European Journal of Neuroscience

Cover image for Vol. 34 Issue 11

December 2011

Volume 34, Issue 11

Pages 1711–1885

  1. EDITORIAL

    1. Top of page
    2. EDITORIAL
    3. MOLECULAR AND DEVELOPMENTAL NEUROSCIENCE
    4. SYNAPTIC MECHANISMS
    5. NEUROSYSTEMS
    6. COGNITIVE NEUROSCIENCE
    1. You have free access to this content
      EJN in the digital age: introducing the ‘EJN blog’ (page 1711)

      Jean-Marc Fritschy and Martin Sarter

      Version of Record online: 28 NOV 2011 | DOI: 10.1111/j.1460-9568.2011.07945.x

  2. MOLECULAR AND DEVELOPMENTAL NEUROSCIENCE

    1. Top of page
    2. EDITORIAL
    3. MOLECULAR AND DEVELOPMENTAL NEUROSCIENCE
    4. SYNAPTIC MECHANISMS
    5. NEUROSYSTEMS
    6. COGNITIVE NEUROSCIENCE
    1. Excitatory amino acid transporter 2 and excitatory amino acid transporter 1 negatively regulate calcium-dependent proliferation of hippocampal neural progenitor cells and are persistently upregulated after injury (pages 1712–1723)

      Jennifer A. Gilley and Steven G. Kernie

      Version of Record online: 17 NOV 2011 | DOI: 10.1111/j.1460-9568.2011.07888.x

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      Using a transgenic mouse (Mus musculus) in which nestin-expressing progenitors are labeled with enhanced green fluorescent protein, we previously characterized the expression of excitatory amino acid transporter 2 (GltI) and excitatory amino acid transporter 1 (Glast) on early neural progenitors in vivo. To address their functional role in this cell population, we manipulated their expression in P7 neurospheres isolated from the dentate gyrus.

    2. Developmental regulation of G protein-gated inwardly-rectifying K+ (GIRK/Kir3) channel subunits in the brain (pages 1724–1736)

      Laura Fernández-Alacid, Masahiko Watanabe, Elek Molnár, Kevin Wickman and Rafael Luján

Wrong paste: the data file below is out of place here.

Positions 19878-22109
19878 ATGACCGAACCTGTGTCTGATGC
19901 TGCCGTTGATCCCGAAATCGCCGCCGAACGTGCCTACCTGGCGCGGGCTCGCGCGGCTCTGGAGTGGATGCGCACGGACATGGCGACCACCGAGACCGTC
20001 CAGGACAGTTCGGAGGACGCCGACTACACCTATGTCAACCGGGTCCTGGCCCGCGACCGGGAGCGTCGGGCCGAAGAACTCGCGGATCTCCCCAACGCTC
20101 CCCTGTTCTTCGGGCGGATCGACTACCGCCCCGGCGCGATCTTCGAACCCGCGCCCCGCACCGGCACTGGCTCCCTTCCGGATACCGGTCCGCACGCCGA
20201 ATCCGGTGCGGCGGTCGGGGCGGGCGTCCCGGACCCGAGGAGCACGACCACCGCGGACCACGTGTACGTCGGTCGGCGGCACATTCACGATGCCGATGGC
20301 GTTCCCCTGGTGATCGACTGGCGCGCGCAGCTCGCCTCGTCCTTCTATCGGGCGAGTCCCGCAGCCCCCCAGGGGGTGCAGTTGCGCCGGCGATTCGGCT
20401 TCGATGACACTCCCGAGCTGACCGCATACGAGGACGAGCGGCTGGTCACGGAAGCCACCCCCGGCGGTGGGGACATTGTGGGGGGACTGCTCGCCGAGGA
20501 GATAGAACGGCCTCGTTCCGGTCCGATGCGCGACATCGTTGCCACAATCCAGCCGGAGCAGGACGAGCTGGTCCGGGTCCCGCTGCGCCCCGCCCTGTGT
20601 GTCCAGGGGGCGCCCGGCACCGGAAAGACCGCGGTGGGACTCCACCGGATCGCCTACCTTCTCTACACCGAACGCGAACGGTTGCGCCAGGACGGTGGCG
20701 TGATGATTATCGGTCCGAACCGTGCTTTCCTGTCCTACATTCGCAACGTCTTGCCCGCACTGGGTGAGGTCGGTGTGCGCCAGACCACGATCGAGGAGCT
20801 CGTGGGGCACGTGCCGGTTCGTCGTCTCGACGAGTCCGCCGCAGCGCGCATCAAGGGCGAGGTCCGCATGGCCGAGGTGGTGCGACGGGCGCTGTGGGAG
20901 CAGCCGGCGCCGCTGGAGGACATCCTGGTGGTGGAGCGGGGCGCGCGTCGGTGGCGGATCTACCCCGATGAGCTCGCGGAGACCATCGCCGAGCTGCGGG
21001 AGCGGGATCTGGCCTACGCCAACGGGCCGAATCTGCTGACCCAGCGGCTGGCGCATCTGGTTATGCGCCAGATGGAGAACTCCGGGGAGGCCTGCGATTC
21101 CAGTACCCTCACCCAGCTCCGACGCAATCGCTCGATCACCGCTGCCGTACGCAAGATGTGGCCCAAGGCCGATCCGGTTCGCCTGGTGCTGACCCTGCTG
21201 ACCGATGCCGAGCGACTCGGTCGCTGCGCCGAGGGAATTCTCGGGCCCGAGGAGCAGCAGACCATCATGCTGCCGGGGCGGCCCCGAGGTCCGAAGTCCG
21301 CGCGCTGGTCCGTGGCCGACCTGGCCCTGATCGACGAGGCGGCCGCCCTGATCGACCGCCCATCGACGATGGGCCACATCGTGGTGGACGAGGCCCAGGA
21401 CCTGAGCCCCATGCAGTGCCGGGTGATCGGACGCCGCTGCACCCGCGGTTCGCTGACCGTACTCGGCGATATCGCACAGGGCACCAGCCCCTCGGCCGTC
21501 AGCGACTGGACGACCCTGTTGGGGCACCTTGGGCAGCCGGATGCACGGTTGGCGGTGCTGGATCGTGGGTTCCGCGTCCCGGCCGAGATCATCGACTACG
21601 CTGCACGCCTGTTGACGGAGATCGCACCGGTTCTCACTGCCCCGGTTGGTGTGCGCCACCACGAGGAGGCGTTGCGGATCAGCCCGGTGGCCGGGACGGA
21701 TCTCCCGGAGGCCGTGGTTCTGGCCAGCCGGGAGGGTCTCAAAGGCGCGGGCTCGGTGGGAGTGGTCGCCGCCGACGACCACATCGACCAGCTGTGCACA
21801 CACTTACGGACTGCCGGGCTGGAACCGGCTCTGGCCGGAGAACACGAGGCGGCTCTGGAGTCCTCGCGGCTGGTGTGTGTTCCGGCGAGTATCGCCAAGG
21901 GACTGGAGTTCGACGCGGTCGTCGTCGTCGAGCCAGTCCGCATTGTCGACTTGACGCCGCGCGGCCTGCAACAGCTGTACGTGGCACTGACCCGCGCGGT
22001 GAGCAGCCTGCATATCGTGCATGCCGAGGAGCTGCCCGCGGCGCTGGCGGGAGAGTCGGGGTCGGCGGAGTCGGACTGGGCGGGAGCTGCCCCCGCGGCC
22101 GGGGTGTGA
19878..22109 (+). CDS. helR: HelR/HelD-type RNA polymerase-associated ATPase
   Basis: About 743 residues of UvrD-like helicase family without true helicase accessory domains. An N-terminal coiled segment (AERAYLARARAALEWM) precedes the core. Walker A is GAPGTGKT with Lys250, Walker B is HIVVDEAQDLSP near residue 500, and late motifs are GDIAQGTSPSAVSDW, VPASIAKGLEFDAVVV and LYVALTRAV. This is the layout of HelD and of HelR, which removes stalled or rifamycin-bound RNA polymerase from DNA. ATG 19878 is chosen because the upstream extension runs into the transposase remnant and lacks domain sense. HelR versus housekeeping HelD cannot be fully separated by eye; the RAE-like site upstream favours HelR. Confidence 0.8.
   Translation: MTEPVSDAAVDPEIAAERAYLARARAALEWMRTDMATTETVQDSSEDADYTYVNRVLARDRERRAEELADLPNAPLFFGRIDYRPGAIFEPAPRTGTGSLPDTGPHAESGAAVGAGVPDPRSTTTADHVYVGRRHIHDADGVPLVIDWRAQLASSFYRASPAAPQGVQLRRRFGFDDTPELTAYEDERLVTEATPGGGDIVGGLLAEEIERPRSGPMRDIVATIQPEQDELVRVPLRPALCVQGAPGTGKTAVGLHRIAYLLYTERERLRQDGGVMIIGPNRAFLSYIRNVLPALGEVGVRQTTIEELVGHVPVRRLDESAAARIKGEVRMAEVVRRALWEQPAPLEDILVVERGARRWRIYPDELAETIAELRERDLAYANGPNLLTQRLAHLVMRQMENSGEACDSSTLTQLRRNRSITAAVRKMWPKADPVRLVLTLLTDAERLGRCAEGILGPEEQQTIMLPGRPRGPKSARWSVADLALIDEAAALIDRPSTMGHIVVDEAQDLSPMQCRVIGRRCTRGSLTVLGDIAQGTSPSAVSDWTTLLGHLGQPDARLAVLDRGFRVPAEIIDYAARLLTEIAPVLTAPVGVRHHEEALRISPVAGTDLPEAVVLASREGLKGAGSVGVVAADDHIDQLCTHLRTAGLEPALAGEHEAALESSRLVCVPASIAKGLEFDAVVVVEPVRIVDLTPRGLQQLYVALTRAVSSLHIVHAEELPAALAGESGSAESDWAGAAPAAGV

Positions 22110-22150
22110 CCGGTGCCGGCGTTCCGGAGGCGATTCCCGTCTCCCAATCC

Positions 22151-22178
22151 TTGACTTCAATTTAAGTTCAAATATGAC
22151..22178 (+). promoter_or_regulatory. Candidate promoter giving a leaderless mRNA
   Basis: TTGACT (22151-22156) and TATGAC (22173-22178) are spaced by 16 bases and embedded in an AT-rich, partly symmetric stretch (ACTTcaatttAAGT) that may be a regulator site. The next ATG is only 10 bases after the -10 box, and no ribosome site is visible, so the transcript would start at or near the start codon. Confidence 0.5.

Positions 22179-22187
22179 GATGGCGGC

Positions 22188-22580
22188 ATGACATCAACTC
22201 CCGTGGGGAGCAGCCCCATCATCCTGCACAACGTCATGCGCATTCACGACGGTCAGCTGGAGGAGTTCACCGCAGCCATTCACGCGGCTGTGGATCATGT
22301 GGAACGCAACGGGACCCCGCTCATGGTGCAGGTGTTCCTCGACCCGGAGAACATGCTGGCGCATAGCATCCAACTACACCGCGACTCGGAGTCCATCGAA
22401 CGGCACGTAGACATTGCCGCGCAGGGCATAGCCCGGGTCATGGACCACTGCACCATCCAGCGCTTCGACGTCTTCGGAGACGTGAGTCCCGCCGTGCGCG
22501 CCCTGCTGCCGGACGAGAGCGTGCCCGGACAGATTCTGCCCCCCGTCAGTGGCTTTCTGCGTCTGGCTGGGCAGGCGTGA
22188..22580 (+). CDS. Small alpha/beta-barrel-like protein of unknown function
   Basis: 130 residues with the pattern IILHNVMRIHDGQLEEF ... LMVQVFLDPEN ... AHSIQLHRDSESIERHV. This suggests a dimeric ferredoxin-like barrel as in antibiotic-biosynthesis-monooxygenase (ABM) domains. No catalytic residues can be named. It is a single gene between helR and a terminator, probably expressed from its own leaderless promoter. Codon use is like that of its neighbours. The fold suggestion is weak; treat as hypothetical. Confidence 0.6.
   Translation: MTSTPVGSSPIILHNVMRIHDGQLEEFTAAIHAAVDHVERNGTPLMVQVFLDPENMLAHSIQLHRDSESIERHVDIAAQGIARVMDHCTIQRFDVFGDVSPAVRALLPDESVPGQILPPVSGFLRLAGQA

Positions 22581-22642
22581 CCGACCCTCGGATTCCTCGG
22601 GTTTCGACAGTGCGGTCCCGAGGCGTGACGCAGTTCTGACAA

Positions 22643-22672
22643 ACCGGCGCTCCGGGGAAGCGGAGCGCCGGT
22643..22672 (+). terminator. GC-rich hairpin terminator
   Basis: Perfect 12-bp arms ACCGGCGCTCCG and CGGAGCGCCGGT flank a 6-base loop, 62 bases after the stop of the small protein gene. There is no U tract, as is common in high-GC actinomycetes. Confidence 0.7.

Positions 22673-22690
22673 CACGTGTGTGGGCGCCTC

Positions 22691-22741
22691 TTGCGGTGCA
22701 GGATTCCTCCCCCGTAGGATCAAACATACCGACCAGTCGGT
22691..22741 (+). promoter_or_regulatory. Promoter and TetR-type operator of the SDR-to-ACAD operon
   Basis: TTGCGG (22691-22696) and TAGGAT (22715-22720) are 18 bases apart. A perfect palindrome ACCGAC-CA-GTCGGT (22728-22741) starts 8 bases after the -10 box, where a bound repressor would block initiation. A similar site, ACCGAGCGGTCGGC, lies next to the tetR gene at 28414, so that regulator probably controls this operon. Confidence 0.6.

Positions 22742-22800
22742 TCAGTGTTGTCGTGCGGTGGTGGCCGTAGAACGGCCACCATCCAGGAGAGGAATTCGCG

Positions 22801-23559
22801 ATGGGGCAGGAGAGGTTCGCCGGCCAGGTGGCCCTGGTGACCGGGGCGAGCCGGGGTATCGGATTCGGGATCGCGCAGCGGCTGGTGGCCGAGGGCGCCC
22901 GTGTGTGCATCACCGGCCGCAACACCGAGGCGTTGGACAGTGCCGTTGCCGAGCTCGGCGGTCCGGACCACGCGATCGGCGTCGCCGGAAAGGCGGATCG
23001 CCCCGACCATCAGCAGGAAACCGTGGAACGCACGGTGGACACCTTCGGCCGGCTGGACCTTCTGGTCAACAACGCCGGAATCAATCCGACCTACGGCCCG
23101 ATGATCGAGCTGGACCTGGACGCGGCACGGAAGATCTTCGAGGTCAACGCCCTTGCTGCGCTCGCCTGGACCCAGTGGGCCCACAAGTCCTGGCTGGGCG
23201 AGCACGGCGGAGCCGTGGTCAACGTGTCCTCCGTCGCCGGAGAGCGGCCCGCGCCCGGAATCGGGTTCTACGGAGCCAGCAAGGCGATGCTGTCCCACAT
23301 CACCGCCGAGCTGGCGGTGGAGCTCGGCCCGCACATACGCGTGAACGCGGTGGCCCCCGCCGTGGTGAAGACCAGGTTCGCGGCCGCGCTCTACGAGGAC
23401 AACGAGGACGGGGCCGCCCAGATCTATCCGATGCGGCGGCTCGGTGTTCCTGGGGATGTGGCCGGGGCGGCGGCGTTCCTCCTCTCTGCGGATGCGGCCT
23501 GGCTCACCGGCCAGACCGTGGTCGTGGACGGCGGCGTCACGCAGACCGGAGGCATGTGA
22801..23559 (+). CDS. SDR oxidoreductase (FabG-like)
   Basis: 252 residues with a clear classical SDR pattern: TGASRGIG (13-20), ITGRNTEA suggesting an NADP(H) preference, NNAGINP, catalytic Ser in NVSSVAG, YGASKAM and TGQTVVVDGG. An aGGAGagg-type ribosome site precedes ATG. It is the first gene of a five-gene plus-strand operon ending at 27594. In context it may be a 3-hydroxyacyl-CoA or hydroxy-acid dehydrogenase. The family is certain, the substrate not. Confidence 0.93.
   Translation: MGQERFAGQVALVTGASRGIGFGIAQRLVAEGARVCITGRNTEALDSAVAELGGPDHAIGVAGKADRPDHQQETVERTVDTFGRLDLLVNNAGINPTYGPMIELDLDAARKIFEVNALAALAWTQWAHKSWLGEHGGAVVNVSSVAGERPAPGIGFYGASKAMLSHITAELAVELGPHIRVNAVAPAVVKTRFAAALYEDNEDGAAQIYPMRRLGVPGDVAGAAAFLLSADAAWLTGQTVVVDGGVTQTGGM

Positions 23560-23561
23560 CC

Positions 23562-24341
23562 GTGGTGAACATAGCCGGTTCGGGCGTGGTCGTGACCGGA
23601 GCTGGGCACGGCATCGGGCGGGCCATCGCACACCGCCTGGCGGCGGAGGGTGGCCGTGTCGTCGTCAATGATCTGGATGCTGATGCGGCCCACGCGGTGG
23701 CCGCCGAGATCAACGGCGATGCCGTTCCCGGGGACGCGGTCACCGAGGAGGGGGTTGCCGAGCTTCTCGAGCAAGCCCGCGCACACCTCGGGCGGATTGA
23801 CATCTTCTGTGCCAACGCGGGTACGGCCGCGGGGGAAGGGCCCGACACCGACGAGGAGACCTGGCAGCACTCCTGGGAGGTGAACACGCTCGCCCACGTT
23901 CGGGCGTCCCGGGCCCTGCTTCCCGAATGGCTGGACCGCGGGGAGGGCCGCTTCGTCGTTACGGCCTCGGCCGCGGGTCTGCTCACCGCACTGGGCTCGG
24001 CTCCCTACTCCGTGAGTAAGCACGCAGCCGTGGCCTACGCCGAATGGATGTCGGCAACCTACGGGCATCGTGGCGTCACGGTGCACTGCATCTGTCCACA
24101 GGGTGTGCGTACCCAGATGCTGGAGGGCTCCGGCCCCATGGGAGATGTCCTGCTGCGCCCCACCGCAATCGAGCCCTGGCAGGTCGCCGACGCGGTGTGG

Version of Record online: 18 NOV 2011 | DOI: 10.1111/j.1460-9568.2011.07886.x

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      G protein-gated inwardly-rectifying K+ (GIRK/family 3 of inwardly-rectifying K+) channels are coupled to neurotransmitter action and can play important roles in modulating neuronal excitability. We investigated the temporal and spatial expression of GIRK1, GIRK2 and GIRK3 subunits in the developing and adult brain of mice and rats using biochemical, immunohistochemical and immunoelectron microscopic techniques.

    3. Altered apoptotic responses in neurons lacking RhoB GTPase (pages 1737–1746)

      Sara Barberan, Kara McNair, Khalil Iqbal, Nicola C. Smith, George C. Prendergast, Trevor W. Stone, Stuart R. Cobb and Brian J. Morris

      Version of Record online: 18 NOV 2011 | DOI: 10.1111/j.1460-9568.2011.07891.x

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      Caspase 3 activation has been linked to the acute neurotoxic effects of central nervous system damage, as in traumatic brain injury or cerebral ischaemia, and also to the early events leading to long-term neurodegeneration, as in Alzheimer’s disease. However, the precise mechanisms activating caspase 3 in neuronal injury are unclear. RhoB is a member of the Rho GTPase family that is dramatically induced by cerebral ischaemia or neurotrauma, both in preclinical models and clinically.

  3. SYNAPTIC MECHANISMS

    1. Top of page
    2. EDITORIAL
    3. MOLECULAR AND DEVELOPMENTAL NEUROSCIENCE
    4. SYNAPTIC MECHANISMS
    5. NEUROSYSTEMS
    6. COGNITIVE NEUROSCIENCE
    1. The role of cortical and hypothalamic histamine-3 receptors in the modulation of central histamine neurotransmission: an in vivo electrophysiology and microdialysis study (pages 1747–1755)

      Gunnar Flik, Eliyahu Dremencov, Thomas I. H. F. Cremers, Joost H. A. Folgering and Ben H. C. Westerink

      Version of Record online: 2 NOV 2011 | DOI: 10.1111/j.1460-9568.2011.07893.x

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      The current study aimed to investigate the effect of histamine-3 (H3) receptors, expressed in the tuberomammillary nucleus (TMN) of the hypothalamus and in the prefrontal cortex (PFC), on histamine neurotransmission in the rat brain. The firing activity of histamine neurons in the TMN was measured using in vivo extracellular single-unit electrophysiology, under propofol anesthesia.